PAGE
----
SHARE
COPY LINK
For members

POLITICS

EXPLAINED: What do proposed changes to Sweden’s rental laws mean for tenants?

What do the plans to change Swedish rental laws mean for residents, and could the row over the proposals really bring down the government? The Local explains.

EXPLAINED: What do proposed changes to Sweden's rental laws mean for tenants?
The proposals would only apply to newly built apartments. Photo: Ulf Grünbaum/Imagebank.sweden.se

What’s happening?

The Left Party threatened to topple the government over planned changes to the housing system in Sweden, which would introduce market rents for newbuilds. 

After the government did not respond to the Left’s ultimatum (which gave them 48 hours to either drop the proposals or go back to the drawing board and involve the Swedish Tenants’ Union in negotiations), the party said it would begin preparing a no-confidence motion.

The only snag was that the Left don’t have enough MPs to put such a motion forward. After they said they would not put the motion forward together with the far-right Sweden Democrats, the latter party — which does have the required number of MPs — said it would submit the motion on its own.

So that’s where we stand now, with the government said to face a vote of no confidence next week, unless the parties come to an agreement before then.

What are the rental laws up for debate?

Sweden currently has fairly strict regulations on renting.

One of the rules is that landlords may only charge a “reasonable rent” (skälig hyra) rather than choosing the price they set. This applies both to people who rent directly from property owners on a so-called first-hand contract, and to people who sublet apartments that they rent or own. In the latter case, they may charge a bit more than their own direct costs, but only to cover bills and services or any furniture included in the rental, and in the case of people who own the property, four percent may be added to cover the cost of capital.

What are market rents and how would the government’s plans work?

Market rents are the opposite system to what’s currently in place in Sweden: landlords would be free to choose the price they set based on the market; in other words, based on demand.

The government’s plan would only apply to newbuilds, so previously constructed apartments would not be affected.

One of the planned changes is that location would play a bigger part in setting the price, so that housing in popular areas would go up in price. Rent would also rise each year in line with inflation.

Early in June, the government presented the results from a review into market rents, which had the stated aim of creating “a model that contributes to a long-term well-functioning rental market and efficient utilisation of the current stock”.

Why are market rents on the table?

The proposal is part of the so-called January Agreement between the ruling Social Democrat-Green government and the Centre and Liberal parties. 

After the 2018 election left neither of Sweden’s traditional political blocs with a clear majority, the government was forced to negotiate with its former opposition, and gained “passive support” from the Centre and Liberal parties. This meant that while the latter two parties are not part of the government, they agreed not to vote against the government’s formation, but in exchange they asked for significant influence on policy, resulting in the 72-point deal.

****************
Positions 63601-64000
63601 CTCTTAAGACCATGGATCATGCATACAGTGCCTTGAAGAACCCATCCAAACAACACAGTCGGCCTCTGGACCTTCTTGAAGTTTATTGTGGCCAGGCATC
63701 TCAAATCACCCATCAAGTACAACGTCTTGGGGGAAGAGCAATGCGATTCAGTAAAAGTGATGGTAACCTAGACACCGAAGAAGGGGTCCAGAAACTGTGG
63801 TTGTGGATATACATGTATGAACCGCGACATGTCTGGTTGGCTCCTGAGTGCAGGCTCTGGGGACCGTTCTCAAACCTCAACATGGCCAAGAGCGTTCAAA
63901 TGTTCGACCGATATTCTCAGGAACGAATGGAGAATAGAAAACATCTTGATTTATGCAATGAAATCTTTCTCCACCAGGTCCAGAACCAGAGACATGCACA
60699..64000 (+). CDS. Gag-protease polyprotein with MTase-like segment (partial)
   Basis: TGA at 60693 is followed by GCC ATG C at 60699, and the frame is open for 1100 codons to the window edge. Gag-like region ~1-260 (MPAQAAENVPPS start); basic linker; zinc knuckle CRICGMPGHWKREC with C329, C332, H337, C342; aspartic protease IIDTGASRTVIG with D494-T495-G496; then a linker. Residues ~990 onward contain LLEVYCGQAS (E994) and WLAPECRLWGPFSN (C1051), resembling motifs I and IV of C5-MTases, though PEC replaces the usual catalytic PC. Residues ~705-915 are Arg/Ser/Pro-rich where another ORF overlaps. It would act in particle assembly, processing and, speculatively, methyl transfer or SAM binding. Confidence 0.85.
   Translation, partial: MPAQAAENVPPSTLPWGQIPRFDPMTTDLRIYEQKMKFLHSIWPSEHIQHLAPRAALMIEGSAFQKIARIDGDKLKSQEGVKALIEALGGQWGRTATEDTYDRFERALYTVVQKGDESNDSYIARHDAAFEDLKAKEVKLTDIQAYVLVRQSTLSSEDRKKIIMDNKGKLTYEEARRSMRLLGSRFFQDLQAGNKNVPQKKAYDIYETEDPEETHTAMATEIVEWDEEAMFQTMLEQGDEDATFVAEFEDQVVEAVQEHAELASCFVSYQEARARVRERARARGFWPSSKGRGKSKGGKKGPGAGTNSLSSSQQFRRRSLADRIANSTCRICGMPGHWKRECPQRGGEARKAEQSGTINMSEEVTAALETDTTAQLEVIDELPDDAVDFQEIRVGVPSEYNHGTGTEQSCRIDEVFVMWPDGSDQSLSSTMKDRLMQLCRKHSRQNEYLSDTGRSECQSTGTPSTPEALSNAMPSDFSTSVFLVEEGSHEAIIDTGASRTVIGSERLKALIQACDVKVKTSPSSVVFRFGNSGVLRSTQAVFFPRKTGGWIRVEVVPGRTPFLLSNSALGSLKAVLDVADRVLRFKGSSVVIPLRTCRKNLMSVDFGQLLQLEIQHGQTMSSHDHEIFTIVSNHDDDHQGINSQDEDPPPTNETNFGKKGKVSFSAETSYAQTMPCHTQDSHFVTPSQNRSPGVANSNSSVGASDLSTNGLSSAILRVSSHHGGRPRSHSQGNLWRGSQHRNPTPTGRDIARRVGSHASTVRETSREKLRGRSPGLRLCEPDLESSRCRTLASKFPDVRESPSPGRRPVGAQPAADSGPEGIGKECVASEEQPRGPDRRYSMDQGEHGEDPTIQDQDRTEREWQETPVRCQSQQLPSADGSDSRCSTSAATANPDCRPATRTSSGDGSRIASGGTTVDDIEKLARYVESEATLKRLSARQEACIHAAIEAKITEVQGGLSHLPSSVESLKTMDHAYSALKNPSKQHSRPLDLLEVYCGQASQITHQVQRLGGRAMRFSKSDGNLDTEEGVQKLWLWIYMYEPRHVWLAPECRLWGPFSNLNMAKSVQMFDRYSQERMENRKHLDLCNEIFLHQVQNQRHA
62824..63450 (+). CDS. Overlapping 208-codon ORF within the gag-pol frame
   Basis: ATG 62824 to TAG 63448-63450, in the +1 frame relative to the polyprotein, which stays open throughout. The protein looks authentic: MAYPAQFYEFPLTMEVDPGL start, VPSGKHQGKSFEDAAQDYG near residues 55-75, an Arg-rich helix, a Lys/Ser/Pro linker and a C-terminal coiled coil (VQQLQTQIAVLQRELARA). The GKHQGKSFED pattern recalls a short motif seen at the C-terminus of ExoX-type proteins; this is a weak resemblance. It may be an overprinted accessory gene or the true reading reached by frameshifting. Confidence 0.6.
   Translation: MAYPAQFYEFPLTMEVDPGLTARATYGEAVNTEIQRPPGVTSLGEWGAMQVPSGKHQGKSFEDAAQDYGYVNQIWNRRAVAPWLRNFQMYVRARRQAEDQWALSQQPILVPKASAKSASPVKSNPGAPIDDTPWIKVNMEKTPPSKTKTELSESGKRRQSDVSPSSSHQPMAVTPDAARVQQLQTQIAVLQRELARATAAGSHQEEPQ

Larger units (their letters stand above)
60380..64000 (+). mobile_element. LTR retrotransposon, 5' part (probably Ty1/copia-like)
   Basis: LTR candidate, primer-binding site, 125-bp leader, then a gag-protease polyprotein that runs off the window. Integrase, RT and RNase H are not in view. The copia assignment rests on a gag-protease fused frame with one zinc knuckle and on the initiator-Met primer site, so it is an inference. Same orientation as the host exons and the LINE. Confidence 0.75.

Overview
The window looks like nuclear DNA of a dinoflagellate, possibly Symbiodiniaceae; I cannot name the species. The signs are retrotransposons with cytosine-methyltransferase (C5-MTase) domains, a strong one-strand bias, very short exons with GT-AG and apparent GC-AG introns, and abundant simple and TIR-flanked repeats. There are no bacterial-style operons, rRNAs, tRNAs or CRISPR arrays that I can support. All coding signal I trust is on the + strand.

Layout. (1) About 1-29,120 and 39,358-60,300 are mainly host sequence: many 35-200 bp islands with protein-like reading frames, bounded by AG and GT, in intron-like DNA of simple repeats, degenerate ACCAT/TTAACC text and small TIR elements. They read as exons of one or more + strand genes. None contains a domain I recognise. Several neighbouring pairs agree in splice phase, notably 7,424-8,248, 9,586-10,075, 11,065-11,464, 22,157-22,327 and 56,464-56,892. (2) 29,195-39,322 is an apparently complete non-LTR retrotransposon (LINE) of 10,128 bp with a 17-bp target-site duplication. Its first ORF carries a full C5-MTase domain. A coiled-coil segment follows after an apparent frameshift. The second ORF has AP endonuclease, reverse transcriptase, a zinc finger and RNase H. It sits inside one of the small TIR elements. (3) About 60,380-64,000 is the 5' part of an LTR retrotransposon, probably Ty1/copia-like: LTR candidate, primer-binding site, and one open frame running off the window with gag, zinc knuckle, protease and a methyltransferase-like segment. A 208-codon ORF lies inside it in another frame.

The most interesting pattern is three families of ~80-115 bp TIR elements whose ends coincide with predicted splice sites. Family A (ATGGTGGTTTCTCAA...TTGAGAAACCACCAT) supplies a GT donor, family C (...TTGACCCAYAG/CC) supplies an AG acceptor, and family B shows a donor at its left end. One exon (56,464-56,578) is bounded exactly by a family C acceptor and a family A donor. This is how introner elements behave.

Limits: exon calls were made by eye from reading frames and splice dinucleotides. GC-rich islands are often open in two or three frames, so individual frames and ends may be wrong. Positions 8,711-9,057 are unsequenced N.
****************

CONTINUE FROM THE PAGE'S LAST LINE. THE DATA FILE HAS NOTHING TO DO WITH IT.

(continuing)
One of the points was that market rents should be introduced for newly built properties.

What are the pros and cons of each system?

The reasoning behind the current system is that it is fairer and keeps housing affordable. But caps on rental prices have also meant fewer new rental properties get built, especially smaller homes, because these are less profitable for owners.

Together with a rising population, especially in Sweden’s larger cities, this has led to a major housing shortage. Queues for first-hand rental contracts are often a decade or more, which means many people, and particularly newer arrivals to the cities, end up on second-hand contracts. In theory, these should not be much more expensive, but the huge demand for housing means people do get over-charged, and other restrictions on subletting mean these contracts can typically not last more than a year or two, creating an insecure situation for second-hand subletters.

Market rents could stimulate the production of more housing, shortening housing queues, but critics such as the Left Party and the Swedish Tenants’ Union (Hyresgästföreningen) say it will make housing more unaffordable, worsen protections for renters, and increase housing segregation.

Another concern, which was even highlighted in the government’s press conference announcing the changes, is that the new system may incentivise landlords to terminate contracts with tenants if they can find someone who will pay more, thus creating more precarious housing situations. That would be possible because rent would be set individually between landlords and tenants. The government said that “complementary proposals” would be put forward to address the concerns with the market rents.

What are the next steps?

The government will now send its proposals out for consultation, which means feedback from affected organisations will be gathered. After that, a final version would be prepared, with the aim of putting the bill to parliament in early 2022. If passed, they would then enter law from July 1st, 2022.

But before that, the government looks likely to face a no-confidence motion next week, so it remains to be seen how the outcome of that affects the planned changes. 

How would a no-confidence motion work?